Card Spotlight: Green Sun’s Zenith in Modern? (Part 3)

We are finally here folks. It is time to close the book on Green Sun’s Zenith in Modern and at 5,000 words on the topic, I feel like I have written one. Yesterday’s entry presented the the creatures and Legacy decks that would make an appearance in Modern with GSZ. Today we will look at the Modern decks that already see play but would be powered up by a GSZ unban. Then I will finally reach my conclusion on whether we can unban it.

Modern’s Zenith
Lands (19)
1 Forest
4 Horizon Canopy
1 Plains
4 Razorverge Thicket
3 Temple Garden
4 Windswept Heath
2 Wooded Foothills
Creatures (13)
1 Dryad Arbor
4 Gladecover Scout
4 Kor Spiritdancer
4 Slippery Bogle
Spells (28)
4 Daybreak Coronet
4 Ethereal Armor
2 Green Sun’s Zenith
2 Gryff’s Boon
2 Hyena Umbra
4 Path to Exile
4 Rancor
4 Spider Umbra
2 Spirit Mantle
Sideboard (15)
1 Dromoka’s Command
2 Gaddock Teeg
1 Glistener Elf
4 Leyline of Sanctity
2 Rest in Peace
1 Scavenging Ooze
2 Seal of Primordium
2 Stony Silence
75 Cards Total

Once we covered the Legacy transplants, we turned our attention to decks that already run Dryad Arbor. Currently it only sees Modern play as an emergency fetchable body in Bogles and Infect; more on the second one later. Bogles has been a fine Modern deck since the printing of Ethereal Armor. When the metagame is slow and nobody is prepared, it typically has a breakout performance. But just as suddenly as it arrives, it falls off when the format speeds shifts again. The two key issues with the deck are speed and consistency. It typically wins on Turn 4  but it has little interaction and is surprisingly soft to interaction that is not targeted removal. The larger issue though is the lack of consistency. The deck really wants to begin every game with a Hexproof creature but there are only two that are actually worth running. As a result it must mulligan very aggressively but it usually needs three or four auras and two lands to win so it is dangerous to do so. This leads to a high number of one land keeps and reliance on topdecks. GSZ can provide a slight boost in each department.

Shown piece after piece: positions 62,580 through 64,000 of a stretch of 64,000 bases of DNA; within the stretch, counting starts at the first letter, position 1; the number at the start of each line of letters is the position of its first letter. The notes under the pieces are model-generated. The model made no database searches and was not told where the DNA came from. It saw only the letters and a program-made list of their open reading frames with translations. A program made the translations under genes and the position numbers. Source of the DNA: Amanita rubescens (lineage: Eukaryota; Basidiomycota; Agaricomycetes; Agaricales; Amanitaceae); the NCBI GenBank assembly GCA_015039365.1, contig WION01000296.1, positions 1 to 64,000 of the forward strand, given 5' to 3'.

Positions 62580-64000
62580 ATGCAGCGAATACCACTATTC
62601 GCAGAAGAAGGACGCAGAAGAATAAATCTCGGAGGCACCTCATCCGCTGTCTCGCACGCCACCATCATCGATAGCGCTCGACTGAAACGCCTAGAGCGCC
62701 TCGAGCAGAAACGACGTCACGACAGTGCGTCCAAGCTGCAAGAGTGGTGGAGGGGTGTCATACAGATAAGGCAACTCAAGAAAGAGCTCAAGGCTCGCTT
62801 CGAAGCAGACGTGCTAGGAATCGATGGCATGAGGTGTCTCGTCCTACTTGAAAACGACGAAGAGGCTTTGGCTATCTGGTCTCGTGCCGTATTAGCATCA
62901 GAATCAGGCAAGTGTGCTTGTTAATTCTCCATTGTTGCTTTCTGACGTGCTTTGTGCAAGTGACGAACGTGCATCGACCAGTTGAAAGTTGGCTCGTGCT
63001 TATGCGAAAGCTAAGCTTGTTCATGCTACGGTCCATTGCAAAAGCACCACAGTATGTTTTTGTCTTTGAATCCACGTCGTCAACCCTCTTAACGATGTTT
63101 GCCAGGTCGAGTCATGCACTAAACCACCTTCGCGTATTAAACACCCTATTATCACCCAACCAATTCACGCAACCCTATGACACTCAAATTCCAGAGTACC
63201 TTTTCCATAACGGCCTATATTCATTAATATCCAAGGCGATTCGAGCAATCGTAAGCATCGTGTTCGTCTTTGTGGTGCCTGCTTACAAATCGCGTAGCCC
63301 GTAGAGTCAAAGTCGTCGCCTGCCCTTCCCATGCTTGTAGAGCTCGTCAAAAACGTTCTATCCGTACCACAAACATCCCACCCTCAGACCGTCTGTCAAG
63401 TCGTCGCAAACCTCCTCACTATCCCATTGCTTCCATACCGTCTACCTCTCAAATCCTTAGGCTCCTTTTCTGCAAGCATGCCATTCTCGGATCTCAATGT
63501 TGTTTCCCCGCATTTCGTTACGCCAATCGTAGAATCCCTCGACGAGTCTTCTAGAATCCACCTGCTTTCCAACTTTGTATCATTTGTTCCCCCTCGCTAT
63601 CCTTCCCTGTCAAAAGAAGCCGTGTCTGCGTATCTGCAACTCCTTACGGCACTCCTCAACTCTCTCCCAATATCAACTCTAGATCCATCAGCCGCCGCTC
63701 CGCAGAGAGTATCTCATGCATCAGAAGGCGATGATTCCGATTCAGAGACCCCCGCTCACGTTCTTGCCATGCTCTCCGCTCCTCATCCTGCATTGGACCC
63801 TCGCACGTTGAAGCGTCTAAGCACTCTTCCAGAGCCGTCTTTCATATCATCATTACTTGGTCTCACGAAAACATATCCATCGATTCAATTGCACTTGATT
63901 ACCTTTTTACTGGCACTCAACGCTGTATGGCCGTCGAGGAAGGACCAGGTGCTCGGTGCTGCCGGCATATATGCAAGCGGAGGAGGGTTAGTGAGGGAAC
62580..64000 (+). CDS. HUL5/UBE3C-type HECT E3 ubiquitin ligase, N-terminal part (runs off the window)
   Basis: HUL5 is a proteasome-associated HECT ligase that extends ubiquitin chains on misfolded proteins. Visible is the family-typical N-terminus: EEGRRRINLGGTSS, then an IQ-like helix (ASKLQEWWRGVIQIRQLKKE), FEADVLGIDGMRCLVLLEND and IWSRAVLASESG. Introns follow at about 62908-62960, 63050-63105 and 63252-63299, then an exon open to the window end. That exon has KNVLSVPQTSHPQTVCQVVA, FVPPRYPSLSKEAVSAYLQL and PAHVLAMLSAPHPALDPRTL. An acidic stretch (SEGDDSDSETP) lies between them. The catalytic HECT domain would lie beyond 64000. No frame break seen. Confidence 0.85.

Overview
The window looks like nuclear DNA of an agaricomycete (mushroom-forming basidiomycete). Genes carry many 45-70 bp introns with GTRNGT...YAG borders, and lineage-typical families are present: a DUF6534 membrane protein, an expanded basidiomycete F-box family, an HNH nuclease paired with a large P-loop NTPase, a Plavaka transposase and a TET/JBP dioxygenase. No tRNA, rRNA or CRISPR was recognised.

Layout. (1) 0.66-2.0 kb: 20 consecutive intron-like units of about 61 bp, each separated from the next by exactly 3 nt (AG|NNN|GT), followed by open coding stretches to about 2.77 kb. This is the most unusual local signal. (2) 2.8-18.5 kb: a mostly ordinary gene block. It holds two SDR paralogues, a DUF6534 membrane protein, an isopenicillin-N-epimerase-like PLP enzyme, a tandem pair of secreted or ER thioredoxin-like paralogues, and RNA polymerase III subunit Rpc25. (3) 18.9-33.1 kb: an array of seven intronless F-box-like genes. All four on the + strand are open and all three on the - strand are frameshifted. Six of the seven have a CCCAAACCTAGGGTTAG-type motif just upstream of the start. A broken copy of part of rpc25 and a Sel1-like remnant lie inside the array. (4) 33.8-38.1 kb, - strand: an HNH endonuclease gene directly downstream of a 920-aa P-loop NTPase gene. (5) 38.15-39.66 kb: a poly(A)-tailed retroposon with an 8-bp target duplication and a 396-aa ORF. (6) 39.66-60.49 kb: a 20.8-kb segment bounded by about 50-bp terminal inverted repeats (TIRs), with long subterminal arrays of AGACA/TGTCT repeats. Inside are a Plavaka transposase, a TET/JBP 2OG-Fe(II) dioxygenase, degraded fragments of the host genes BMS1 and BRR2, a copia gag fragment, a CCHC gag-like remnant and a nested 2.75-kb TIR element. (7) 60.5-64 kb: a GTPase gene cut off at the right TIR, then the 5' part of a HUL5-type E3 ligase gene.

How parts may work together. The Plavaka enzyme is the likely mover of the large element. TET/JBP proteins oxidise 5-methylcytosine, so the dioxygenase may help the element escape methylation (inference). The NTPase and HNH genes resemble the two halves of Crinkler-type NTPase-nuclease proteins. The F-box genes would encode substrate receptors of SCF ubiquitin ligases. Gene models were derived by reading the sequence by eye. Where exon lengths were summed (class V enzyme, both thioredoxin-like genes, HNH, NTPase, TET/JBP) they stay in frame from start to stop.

I was initially quite excited to add GSZ to Bogles but it was just a modest power boost. The deck does not have to mulligan as often and it now has access to acceleration. Initially I had four and ran fewer Spiritdancers but it did not feel optimal. Two copies has been more favorable and they do benefit the strategy. It allows the deck to put a Hexproof creature into play more consistently but at two mana this line is just a worse Silhana Ledgewalker. But as a split card between Llanowar Elves (Arbor), worse Ledgewalker, and three mana Gaddock Teeg it has been a worthy inclusion. A one land Bogle hand with GSZ is typically a keep and a two land no Bogle hand is as well. As a result, the deck on average has more cards in hand to start so Kor and Ethereal have been even better than usual. The Arbor ramp has been useful at times, such as playing Kor with an aura on Turn 2, but more often it just allows us to keep one land hands. Looking back I think the increased access to Arbor means that it is okay to cut Leyline entirely if an additional board slot or two is committed to the Burn matchup.